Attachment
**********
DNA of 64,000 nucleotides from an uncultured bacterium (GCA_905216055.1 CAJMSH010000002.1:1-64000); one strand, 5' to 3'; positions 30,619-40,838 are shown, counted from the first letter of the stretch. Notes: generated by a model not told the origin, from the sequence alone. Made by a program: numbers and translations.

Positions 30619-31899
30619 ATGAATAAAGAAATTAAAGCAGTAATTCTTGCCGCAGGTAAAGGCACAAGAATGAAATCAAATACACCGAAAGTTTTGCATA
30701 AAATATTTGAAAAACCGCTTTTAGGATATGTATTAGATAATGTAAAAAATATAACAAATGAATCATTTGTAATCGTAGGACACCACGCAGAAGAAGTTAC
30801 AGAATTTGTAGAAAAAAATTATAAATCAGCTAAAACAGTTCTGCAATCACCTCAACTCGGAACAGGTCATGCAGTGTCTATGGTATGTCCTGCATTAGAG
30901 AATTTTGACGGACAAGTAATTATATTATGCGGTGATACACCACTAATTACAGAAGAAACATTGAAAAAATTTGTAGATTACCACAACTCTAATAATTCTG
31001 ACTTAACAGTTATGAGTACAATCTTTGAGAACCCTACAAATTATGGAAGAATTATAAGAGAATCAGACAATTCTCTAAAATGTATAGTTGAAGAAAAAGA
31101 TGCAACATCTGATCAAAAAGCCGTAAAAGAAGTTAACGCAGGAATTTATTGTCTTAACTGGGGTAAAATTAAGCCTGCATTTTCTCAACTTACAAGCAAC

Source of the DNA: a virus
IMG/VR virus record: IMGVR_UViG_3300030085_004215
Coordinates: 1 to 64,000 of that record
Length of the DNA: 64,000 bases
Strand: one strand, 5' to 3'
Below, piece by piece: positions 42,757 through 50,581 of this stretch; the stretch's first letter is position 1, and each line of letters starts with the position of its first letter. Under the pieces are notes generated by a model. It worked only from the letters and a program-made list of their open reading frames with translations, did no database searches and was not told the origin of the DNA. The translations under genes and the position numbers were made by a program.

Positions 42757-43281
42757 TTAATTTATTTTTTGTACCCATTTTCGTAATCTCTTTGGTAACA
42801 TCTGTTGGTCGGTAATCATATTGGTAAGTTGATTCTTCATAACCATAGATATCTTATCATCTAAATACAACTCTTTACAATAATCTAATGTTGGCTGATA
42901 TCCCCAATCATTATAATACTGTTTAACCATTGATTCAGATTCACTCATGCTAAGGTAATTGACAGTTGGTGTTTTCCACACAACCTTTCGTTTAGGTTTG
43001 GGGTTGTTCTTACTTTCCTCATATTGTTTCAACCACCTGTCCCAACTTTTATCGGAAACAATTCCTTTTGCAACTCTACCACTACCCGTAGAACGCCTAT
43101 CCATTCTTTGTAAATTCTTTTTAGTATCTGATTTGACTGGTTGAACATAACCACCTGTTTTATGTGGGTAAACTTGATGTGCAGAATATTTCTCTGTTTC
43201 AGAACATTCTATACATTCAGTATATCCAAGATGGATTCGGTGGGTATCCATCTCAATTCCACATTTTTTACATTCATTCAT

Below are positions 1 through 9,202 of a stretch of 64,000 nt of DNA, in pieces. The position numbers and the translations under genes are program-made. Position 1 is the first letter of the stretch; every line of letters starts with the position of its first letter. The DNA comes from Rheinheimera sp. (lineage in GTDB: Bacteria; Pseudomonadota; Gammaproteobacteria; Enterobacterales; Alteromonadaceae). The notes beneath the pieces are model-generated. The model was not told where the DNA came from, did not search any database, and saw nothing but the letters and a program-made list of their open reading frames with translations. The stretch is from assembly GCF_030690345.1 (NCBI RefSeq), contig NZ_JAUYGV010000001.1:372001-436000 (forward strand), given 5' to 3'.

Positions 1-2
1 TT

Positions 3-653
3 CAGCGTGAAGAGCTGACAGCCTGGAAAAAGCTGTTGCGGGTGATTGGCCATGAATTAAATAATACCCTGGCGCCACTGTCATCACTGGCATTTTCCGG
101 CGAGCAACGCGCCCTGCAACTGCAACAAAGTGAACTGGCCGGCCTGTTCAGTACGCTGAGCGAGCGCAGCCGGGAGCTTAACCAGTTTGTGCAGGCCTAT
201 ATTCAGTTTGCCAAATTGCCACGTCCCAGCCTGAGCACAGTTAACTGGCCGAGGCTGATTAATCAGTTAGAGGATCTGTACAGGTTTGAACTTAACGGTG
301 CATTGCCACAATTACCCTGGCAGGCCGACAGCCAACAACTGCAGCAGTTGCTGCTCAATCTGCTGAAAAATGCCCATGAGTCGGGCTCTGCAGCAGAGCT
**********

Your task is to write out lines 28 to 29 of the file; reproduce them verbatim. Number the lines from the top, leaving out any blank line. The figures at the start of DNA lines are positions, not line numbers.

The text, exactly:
201 ATTCAGTTTGCCAAATTGCCACGTCCCAGCCTGAGCACAGTTAACTGGCCGAGGCTGATTAATCAGTTAGAGGATCTGTACAGGTTTGAACTTAACGGTG
301 CATTGCCACAATTACCCTGGCAGGCCGACAGCCAACAACTGCAGCAGTTGCTGCTCAATCTGCTGAAAAATGCCCATGAGTCGGGCTCTGCAGCAGAGCT